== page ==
Garden retailers with an online presence are taking bigger slices of the retail market as more customers opt to surf the internet, rather than pound the high street.
Figures from the Interactive
Media & Retail Group show that 10 per cent of all retail sales occur online — a 2,000 per cent rise in just six years. The internet accounts for £30bn of retail spending, while £30bn of offline retail sales are helped by internet research or stimuli. Ninety per cent of shoppers researched goods online before buying on the high street.
Grovelands Garden Centre in Berkshire doubled its turnover after setting up a shopping website three years ago. Managing director James O’Rourke said customers now expected to find an online presence with product information and the ability to purchase.
But he warned that setting up an online service could cost up to £100,000 for “even the most simple shopping website”. He said online prices were also rising, putting pressure on margins.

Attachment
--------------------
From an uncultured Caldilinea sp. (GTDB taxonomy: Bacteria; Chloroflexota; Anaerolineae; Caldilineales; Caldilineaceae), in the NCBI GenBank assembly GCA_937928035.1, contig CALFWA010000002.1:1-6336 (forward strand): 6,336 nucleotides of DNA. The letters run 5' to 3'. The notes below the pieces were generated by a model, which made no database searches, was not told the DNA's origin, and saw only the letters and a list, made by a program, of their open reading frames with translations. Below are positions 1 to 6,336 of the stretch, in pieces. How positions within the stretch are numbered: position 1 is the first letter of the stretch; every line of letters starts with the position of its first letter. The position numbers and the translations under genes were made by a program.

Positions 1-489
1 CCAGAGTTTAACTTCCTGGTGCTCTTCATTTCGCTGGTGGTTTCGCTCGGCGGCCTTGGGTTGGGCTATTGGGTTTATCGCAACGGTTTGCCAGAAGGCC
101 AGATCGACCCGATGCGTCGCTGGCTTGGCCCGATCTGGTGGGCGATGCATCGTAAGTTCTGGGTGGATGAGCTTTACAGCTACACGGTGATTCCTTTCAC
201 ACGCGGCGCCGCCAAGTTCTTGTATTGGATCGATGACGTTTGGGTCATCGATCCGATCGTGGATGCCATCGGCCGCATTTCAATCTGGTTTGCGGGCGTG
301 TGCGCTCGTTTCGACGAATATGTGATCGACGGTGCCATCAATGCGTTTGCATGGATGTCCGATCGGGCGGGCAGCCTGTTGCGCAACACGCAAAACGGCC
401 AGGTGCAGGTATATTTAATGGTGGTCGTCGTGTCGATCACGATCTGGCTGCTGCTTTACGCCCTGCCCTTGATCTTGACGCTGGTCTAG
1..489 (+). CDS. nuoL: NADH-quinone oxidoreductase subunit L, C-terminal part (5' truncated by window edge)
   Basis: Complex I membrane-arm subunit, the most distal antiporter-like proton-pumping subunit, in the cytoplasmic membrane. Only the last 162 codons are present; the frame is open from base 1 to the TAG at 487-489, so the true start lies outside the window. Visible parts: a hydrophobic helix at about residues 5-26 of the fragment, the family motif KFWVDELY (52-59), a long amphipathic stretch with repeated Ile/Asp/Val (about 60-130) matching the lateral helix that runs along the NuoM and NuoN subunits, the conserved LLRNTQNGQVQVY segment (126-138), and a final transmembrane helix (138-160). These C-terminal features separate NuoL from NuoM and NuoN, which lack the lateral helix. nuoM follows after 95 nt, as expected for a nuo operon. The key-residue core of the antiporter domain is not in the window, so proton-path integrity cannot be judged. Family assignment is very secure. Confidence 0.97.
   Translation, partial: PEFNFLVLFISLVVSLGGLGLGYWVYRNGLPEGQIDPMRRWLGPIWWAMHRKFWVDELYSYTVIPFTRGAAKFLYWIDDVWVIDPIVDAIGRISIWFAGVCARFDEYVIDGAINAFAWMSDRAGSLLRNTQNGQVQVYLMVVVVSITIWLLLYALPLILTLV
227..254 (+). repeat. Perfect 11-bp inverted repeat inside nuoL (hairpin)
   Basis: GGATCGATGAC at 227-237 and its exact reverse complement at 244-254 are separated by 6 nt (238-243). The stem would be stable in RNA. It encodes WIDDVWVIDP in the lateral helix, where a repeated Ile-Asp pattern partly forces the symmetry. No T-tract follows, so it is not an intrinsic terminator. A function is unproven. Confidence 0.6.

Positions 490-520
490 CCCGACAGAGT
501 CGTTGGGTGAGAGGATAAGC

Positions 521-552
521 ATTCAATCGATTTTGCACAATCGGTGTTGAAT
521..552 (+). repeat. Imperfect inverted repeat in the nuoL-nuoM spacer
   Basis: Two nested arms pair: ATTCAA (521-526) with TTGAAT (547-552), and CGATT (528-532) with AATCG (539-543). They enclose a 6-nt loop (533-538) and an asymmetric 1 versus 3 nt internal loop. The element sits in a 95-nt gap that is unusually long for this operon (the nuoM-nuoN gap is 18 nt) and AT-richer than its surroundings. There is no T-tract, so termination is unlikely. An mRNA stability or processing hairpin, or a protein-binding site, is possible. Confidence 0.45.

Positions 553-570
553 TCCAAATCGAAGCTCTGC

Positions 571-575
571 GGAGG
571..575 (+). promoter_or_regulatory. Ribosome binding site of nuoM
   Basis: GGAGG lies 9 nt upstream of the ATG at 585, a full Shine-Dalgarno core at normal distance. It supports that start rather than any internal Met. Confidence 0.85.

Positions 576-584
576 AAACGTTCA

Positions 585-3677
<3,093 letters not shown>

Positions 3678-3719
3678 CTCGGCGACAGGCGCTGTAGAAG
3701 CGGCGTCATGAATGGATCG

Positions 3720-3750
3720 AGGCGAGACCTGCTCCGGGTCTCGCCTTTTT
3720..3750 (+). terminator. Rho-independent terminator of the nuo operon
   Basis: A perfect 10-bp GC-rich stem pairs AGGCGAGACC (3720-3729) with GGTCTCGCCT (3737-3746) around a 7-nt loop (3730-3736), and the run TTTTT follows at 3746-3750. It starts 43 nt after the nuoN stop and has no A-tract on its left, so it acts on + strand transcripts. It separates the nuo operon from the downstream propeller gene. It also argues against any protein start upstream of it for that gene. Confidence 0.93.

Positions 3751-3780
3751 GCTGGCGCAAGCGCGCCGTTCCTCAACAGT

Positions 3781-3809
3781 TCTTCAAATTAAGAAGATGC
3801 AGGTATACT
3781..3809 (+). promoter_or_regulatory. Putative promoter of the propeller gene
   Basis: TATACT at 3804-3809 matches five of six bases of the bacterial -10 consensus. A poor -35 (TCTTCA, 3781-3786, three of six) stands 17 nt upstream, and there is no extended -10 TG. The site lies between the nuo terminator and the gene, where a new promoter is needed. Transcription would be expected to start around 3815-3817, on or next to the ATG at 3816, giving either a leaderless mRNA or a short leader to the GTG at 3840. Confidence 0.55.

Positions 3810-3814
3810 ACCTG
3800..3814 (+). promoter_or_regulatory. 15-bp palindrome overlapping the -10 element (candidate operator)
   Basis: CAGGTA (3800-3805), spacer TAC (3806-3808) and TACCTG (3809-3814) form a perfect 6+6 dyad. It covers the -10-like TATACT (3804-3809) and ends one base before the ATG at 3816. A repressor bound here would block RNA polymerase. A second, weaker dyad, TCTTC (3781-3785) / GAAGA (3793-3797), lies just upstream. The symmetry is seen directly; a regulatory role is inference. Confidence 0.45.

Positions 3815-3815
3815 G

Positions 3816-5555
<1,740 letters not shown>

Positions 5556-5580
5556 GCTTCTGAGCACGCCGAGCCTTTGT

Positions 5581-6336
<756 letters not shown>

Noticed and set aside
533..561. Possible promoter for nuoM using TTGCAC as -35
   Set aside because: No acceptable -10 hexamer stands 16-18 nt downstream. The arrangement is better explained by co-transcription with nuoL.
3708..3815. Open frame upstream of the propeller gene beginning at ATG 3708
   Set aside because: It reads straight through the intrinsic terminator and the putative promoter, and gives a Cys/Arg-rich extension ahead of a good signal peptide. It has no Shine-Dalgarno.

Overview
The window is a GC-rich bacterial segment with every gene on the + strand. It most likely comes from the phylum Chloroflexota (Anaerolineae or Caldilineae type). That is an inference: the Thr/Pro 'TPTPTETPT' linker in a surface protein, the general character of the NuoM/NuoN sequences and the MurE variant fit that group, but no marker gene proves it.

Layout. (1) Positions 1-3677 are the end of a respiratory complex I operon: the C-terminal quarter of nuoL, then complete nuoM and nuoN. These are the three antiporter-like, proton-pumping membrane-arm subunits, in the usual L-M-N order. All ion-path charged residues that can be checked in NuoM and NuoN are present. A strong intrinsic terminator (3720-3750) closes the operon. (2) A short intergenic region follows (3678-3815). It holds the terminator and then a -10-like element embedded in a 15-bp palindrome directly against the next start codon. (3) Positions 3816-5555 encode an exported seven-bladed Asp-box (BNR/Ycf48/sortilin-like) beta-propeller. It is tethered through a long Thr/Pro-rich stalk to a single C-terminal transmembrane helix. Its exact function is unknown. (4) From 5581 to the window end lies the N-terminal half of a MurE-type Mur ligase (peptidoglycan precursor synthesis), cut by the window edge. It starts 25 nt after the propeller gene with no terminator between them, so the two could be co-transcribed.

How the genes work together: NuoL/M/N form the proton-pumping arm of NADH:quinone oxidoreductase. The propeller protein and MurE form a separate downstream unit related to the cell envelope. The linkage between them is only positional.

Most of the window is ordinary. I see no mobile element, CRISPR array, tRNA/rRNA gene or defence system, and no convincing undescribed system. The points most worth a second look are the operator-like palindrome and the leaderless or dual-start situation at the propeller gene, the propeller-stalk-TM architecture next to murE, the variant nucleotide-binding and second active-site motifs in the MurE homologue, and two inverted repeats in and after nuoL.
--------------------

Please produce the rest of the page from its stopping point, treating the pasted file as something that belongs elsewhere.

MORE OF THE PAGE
Managing director Tony Milne of gardening catalogue Queenswood Garden Products, which has run a website for eight years, said sales rose annually by about 10 per cent.
He said margins were being hit by rising competition, particularly Ebay, where an online presence could be created for £50. “Ebay is the single biggest market on the internet. It will soon be the main method of buying things online.”
Milne added: “The internet is a bit of a poisoned chalice. The cost of setting up shop online has fallen to almost nothing. Because it costs very little, prices are tumbling. Online sales are on the up but they are all at the cost of margin.”
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